Every STD and STI is different and even if their symptoms are similar, when they appear and how intense they become varies amongst the infections. That means that symptoms can appear anywhere between two days after exposure, to one month after exposure. When the symptoms show up is a matter of incubation periods and the length of time between infection and symptoms. At myLAB Box, we want to inform you and ensure that you’re knowledgeable enough to get yourself tested and stay as healthy as possible. Every STD or STI is different and therefore has varying degrees of incubation and exposure time leading up to the appearance of symptoms. Below is a list of common infections and their incubation periods so you stay informed and ahead of the curve of your health:
- Gonorrhea – In some cases, gonorrhea is asymptomatic in both men and women. Between 10-15 percent of men do not show any symptoms and in women, those numbers rise to 80 percent. The average incubation period is approximately two days, so symptoms will usually arise anywhere from 2-7 days after exposure. Even though some symptoms may not fully develop until around 30 days after exposure, we recommend you get tested 1-5 days after any sexual encounters with more accurate results the longer you wait.
- Syphilis – The first stage of syphilis, denoted by the appearance of chancre sores in and around the mouth, makes itself known 21 days after first contact. Since syphilis is a bacterial infection, the bacterias may lay dormant for anywhere between 10-90 days. Once a sore appears it will remain for as long as six weeks, or as short as two. Syphilis is spread through direct contact with these sores and is especially contagious through sexual activity. Reliable tests will be effective between 1 week and 3 months.
- Chlamydia – In many cases, neither men nor women show any symptoms of being infected with chlamydia. However, if symptoms do appear they usually show up 1 to 3 weeks after initial contact with the bacteria. If you are asymptomatic, medical complications could still arise and do great harm to your body. We recommend you get tested 1-5 days after exposure and re-tested twice along your road to recovery.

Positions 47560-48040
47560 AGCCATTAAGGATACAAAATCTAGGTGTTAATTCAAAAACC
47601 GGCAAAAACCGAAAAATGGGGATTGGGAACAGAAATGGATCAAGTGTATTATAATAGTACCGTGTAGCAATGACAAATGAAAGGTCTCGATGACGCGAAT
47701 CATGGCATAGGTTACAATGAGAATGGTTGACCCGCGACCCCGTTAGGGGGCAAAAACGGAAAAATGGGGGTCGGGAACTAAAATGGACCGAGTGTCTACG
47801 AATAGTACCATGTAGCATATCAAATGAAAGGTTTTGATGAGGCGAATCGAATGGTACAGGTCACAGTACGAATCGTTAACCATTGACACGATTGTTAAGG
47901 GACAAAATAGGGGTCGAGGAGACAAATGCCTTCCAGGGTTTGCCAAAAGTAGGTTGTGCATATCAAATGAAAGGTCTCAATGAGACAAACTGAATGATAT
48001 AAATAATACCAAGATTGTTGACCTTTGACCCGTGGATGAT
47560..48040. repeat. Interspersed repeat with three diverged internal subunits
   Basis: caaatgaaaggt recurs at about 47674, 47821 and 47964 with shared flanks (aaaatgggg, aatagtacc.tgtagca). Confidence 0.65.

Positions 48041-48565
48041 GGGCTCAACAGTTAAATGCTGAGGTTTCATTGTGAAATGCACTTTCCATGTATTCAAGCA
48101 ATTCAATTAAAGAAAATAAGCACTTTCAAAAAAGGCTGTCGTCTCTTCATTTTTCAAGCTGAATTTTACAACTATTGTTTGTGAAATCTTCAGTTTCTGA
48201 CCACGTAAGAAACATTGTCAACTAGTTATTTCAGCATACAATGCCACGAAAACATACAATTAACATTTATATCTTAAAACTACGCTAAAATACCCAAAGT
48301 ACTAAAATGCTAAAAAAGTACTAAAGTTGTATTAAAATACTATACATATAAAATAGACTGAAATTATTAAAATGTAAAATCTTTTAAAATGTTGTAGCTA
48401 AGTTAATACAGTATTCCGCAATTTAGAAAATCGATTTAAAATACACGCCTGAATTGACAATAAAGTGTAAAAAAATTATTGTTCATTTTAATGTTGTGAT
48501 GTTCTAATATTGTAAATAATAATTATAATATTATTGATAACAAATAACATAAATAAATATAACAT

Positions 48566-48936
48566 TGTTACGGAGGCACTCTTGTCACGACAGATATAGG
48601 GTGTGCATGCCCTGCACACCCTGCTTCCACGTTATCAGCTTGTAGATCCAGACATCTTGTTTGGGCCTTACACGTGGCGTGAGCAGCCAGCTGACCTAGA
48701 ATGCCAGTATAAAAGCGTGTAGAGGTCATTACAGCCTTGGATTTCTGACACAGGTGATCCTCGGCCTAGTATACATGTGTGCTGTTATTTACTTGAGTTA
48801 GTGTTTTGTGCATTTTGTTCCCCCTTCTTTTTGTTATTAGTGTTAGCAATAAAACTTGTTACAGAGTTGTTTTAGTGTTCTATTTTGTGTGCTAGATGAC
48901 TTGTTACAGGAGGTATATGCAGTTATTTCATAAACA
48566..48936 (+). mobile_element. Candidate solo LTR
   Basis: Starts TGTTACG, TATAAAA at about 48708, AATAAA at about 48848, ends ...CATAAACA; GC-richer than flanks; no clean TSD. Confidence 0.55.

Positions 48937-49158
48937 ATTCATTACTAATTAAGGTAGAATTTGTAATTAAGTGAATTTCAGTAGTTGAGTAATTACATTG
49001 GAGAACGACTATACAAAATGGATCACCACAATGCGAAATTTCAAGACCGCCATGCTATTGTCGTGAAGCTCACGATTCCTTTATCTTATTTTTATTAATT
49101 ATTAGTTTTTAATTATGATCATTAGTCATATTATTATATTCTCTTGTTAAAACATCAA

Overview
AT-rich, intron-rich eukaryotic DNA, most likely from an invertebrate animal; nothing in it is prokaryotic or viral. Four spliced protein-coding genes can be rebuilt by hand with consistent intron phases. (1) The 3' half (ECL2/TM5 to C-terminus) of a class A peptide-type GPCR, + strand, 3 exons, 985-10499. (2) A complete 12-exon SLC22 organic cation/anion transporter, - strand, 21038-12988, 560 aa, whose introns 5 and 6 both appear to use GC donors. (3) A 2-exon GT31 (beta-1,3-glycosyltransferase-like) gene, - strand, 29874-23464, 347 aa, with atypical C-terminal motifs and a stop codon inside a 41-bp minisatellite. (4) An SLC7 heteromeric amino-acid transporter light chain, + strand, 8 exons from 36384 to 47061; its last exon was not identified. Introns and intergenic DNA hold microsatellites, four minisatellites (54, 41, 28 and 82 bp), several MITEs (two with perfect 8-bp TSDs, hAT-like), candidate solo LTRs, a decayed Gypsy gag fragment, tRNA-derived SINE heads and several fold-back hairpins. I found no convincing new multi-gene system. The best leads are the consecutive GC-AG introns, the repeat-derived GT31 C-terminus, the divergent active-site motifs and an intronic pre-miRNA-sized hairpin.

- Trichomoniasis– Interestingly, men rarely show any symptoms of being infected with Trich. However, women will most likely show symptoms anywhere from 5 to 28 days after exposure. Testing for the bacteria can be done as soon as symptoms appear, or at least once the incubation period has run its course.
- Genital Herpes – Although many people will never know if they are infected with Herpes, initial warts and breakouts usually occur two weeks after exposure to the virus. Some people will also exhibit a fever and full body, flu-like, complications after first exposure. In order to be sure, myLAB Box recommends waiting at least a few weeks before getting tested in order to ensure that your HSV levels are accurate.
- HIV/AIDS – Even though it has been recorded that HIV carriers may experience fever and body aches two weeks after initial contact with the virus, the vast majority of those suffering from HIV or AIDS have symptoms that remain dormant for years. Since most people don’t consider those symptoms related to sexual encounters or virus exposure, they are generally ignored. Modern testing places the most accurate positive results at around 4 weeks after exposure.
- Hepatitis B – Even though hepatitis B is entirely preventable with a vaccine, those that are not protected will usually show symptoms at 4-6 weeks.
Every STD and STI is different, yet each one has some period incubation before symptoms appear. Since symptoms are the tell-tale sign that you’ve been infected, stay aware and vigilant when it comes to being sexually active. At myLAB Box, we provide you with the tools you need to stay aware and stay healthy.
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